Did nature clean up most of the Exxon Valdez oil spill?
The current drama over the gulf oil spill reminds me of an article some years ago saying that, despite millions spent on massive coastline cleanup following the Exxon Valdez disaster, contaminated areas untouched by cleanup crews reverted to their pristine pre-spill condition just as quickly as those with human help. Is this a case of letting Mother Nature alone to do what she does best, or simply not true?
Apparently the good news hasn't gotten out to kiwi country. Rush Limbaugh has already assessed the situation in the Gulf of Mexico and announced, "The ocean will take care of this on its own if it was left alone and was left out there. It's natural. It's as natural as the ocean water is. Well, the turtles may take a hit for a while, but so what?" Still, maybe you won't mind getting a second opinion from me.
The basics: First, oil is mostly biodegradable. Some of it evaporates or breaks down with exposure to sunlight, and at least 20 types of marine bacteria plus several types of fungi can degrade what's left. Surprised to learn that bacteria eat oil? Don't be. Although oil spills from tankers and wells make the news, they account for less than 15 percent of the total petroleum entering the world's oceans, while 47 percent comes from natural oil seeps. (The rest largely comes from petroleum use.)
That doesn't mean oil biodegrades easily. Crude oil consists mainly of various types of hydrocarbons, some of which break down readily, others not at all. Light oils generally degrade faster than heavy ones. Very light crude might lose 60 percent of its volume due to biodegradation in four weeks, heavy crude just 10 percent. Temperature is important — warmer waters encourage bacteria growth, which is one bright spot for the gulf.
A big factor slowing oil breakdown is that oil doesn't contain much nitrogen or phosphorus, both of which are needed for good bacterial growth. Enter bioremediation, where fertilizer is added to encourage natural bacteria. First tried in the 1960s, it evidently works. One 2002 study showed that adding just 0.25 percent fertilizer to oil on a lab-simulated beach quintupled the natural biodegradation rate. Tests in 1994 in Delaware Bay, which is already rich with bacterial nutrients, showed fertilizer doubled the rate of oil degradation in shallow waters. The same year, scientists fighting a spill on a beach near Haifa, Israel, reported that bioremediation had reduced oil contamination 88 percent in just four weeks.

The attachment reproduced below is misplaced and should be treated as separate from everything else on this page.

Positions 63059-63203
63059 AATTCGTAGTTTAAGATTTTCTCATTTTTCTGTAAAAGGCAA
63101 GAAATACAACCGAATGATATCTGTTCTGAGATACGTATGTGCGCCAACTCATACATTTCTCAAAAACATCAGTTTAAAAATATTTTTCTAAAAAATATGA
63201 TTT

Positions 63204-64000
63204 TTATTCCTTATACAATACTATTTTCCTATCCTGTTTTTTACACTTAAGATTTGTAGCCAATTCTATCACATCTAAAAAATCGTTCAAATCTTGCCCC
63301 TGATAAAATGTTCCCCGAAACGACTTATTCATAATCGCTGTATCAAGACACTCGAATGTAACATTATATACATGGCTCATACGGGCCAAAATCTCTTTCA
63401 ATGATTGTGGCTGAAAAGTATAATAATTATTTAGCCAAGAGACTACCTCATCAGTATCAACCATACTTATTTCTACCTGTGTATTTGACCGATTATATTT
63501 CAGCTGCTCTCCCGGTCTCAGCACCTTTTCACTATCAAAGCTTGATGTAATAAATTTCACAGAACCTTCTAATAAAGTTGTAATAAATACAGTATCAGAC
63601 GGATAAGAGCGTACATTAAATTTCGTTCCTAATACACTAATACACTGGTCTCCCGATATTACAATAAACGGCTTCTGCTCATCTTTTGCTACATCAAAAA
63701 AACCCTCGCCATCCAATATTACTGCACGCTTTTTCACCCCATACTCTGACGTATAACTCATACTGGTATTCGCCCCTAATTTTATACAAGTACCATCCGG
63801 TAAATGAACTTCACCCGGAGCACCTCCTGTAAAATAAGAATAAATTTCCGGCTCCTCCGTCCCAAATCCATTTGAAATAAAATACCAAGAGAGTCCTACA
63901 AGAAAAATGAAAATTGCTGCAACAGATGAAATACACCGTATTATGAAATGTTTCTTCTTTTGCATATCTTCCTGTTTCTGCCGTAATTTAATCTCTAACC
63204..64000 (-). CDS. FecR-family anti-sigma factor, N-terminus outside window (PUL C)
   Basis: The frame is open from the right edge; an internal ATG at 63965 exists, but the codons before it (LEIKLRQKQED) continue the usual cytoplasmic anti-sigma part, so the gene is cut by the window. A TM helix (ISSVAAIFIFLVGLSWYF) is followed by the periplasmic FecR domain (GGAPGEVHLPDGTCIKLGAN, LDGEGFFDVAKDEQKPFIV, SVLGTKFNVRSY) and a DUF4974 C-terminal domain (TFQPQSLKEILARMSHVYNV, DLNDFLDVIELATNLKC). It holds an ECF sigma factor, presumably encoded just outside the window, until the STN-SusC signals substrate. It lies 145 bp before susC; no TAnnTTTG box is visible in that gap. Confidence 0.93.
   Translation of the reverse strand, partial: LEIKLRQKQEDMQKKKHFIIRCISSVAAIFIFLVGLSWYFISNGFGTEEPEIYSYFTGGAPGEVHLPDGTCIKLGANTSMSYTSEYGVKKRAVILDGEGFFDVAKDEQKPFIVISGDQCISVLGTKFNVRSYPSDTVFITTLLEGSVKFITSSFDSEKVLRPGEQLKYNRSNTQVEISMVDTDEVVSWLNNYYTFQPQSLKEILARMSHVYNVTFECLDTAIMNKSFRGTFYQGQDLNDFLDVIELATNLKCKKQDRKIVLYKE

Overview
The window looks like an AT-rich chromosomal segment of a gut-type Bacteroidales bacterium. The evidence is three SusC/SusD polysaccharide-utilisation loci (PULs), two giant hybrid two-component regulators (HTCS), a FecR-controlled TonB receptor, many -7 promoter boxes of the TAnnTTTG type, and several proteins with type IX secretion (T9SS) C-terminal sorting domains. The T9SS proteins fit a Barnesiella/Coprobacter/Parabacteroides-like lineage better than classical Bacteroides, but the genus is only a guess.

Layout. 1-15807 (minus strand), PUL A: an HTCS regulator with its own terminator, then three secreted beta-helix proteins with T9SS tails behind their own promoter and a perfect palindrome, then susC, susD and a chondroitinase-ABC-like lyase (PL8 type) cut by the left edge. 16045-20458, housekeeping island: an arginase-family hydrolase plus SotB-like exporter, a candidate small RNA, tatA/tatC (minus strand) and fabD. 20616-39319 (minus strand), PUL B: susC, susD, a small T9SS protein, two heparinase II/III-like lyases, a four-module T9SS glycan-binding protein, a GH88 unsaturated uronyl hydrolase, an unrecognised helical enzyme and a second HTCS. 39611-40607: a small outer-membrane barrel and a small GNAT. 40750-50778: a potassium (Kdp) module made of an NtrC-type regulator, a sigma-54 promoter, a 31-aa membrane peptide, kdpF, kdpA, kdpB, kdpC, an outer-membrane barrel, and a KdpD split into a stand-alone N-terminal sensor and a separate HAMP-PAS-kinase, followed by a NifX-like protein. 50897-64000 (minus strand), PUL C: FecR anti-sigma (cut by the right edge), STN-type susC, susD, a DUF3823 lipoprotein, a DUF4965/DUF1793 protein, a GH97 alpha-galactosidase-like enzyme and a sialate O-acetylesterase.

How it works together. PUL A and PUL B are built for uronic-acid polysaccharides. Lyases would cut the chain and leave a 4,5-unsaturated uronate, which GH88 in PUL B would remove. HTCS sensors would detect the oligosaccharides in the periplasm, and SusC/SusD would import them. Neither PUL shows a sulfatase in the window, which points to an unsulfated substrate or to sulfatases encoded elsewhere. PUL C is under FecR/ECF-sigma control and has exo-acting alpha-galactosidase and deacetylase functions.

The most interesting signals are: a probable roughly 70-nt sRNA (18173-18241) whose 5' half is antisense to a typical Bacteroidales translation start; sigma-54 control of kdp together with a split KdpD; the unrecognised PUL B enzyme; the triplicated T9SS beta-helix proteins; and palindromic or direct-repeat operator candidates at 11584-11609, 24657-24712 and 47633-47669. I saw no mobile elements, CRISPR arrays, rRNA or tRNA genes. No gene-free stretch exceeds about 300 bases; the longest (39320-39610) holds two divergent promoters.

Sometimes nature doesn't need much assistance. Following the 1978 wreck of the Amoco Cadiz off the coast of Brittany, oil was broken down quickly by local microbes, which had grown accustomed to the stuff thanks to shipping leakage. Same for the 1980 Tanio wreck in the same area — biodegradation was detectable within 24 hours. The blowout of the Ixtoc well in the Gulf of Mexico in 1979 was a different story. Warm water and friendly bacteria raised hopes for speedy degradation, but in this case the oil formed an emulsion, or mousse, on the surface that proved resistant to breakdown.
To your question: It's true that human efforts didn't clean up most of the 1989 Exxon Valdez spill. Some hydrocarbons degraded rapidly without assistance, possibly because bacteria in Prince William Sound had acclimated to resin emitted by pine trees on shore.
But bioremediation seemed to help. Local bacteria were found to be starving for nutrients, and once fertilizers were added to a test area they got busy. Within a couple weeks a “white window” of clean rocks appeared among the gunk-covered ones. Eventually more than 70 miles of beach were treated this way.
Later researchers questioned how much oil the process actually got rid of, though. It's been calculated that all told, bioremediation, skimming, spraying, and scrubbing were responsible for removing less than a sixth of the spilled oil. Who or whatever deserves the credit, most of the Exxon Valdez spillage did eventually disappear.
Not all of it, though — biodegradation has its limits. Oxygen is key in much bacterial action, and once oil gets buried under sediment things really slow down. In 2001 researchers dug pits at 91 sites along the shore of Prince William Sound and found oil at roughly three in five. That may sound overly grim — another survey of 5,000 pits by U.S. government researchers in 2001 and 2003 found 98 percent had little or no oil.
Conclusion? Let’s break this down into more digestible bits. Do oil spills mostly go away on their own? Yes. Does that mean we’re better off leaving them alone? Of course not. Nobody doubts we need to plug leaks and contain spillage, and I’m persuaded bioremediation helps at least sometimes.
But other intervention may be wasteful or harmful. Excessive use of chemical dispersants may threaten wildlife. Animal rescue efforts may be expensive PR exercises. The chief lesson from past spills is how little we know about what works. We’d better find out.